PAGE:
A passion for print - Sue Lewry
Printmaker-artist Sue Lewry has recently been part of a residency which included four months of access to the specialist print facilities at Ocean Studios. Sue is a graduate of both our BA (Hons) Graphic Design and MA Printmaking programme, where she achieved a distinction and the Principal's Commendation for a high level of engagement and excellence in externalising her practice-led research through social practice.
Over the summer Sue also successfully fundraised over £8,000 with Crowdfunder and Arts University Plymouth to grow Colossal, her mobile screen-printing workshop and limited edition print shop, including raising £3,500 of iMayflower match-funding from Creative + Digital Plymouth. We sat down with Sue to find out more about her passion for printmaking, why she recommends returning to education as a mature student, and how joining the residency programme at Ocean Studios benefits her artistic practice.
Photo credit: Rae Warne
Sue, can you tell us about how your passion for print began?
I had previously worked in London as a Graphic Designer for over fifteen years. My husband was in the military and his career led us to Plymouth. After my return to education, initially on the BA (Hons) Graphic Design course, my passion for printmaking ignited when I made a typographic screen-print during my studies in 2014.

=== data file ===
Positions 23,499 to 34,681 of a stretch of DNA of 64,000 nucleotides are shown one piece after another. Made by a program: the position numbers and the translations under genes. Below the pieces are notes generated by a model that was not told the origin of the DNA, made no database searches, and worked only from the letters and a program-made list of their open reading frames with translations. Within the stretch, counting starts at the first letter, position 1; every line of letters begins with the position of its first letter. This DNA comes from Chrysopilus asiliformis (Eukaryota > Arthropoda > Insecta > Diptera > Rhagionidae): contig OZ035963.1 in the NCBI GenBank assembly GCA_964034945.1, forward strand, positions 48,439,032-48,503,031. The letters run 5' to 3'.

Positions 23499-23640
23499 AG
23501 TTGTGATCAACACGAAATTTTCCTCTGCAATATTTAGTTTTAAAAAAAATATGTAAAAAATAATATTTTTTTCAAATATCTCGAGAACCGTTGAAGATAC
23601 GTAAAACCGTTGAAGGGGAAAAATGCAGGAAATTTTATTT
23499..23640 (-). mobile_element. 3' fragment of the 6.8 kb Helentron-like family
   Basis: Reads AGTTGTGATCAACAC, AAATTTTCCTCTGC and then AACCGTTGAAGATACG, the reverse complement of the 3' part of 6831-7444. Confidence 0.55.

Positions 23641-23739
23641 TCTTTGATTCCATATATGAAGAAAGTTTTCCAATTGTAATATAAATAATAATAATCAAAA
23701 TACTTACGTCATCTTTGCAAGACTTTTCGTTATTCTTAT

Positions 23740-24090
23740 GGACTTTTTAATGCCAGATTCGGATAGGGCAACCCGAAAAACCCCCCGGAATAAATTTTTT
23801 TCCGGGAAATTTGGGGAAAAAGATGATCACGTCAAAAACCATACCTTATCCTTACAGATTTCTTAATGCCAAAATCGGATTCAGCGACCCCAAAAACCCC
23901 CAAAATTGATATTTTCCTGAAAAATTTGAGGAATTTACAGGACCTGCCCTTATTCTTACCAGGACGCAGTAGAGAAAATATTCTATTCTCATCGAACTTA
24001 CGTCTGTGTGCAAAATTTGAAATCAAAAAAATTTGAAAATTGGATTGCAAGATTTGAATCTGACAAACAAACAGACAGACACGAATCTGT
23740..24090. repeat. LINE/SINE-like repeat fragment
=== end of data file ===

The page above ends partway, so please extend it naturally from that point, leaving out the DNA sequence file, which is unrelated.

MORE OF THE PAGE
Now having discovered my passion for print I continued developing my screen-printing skills, and for my final major project I created a large scale multicoloured screen-print to go alongside my fashion branding project, which got me recognised at D&AD New Designers in London in 2015 when I won Best in Show.
Winning on a national platform amongst the country's graduates reinforced my belief in myself as a creative practitioner. For the first time I felt like I could return to my graphic design career alongside raising my young family. Gradually I moved away from digital and became enamoured with the tactile nature of print and the possibilities it presented to me.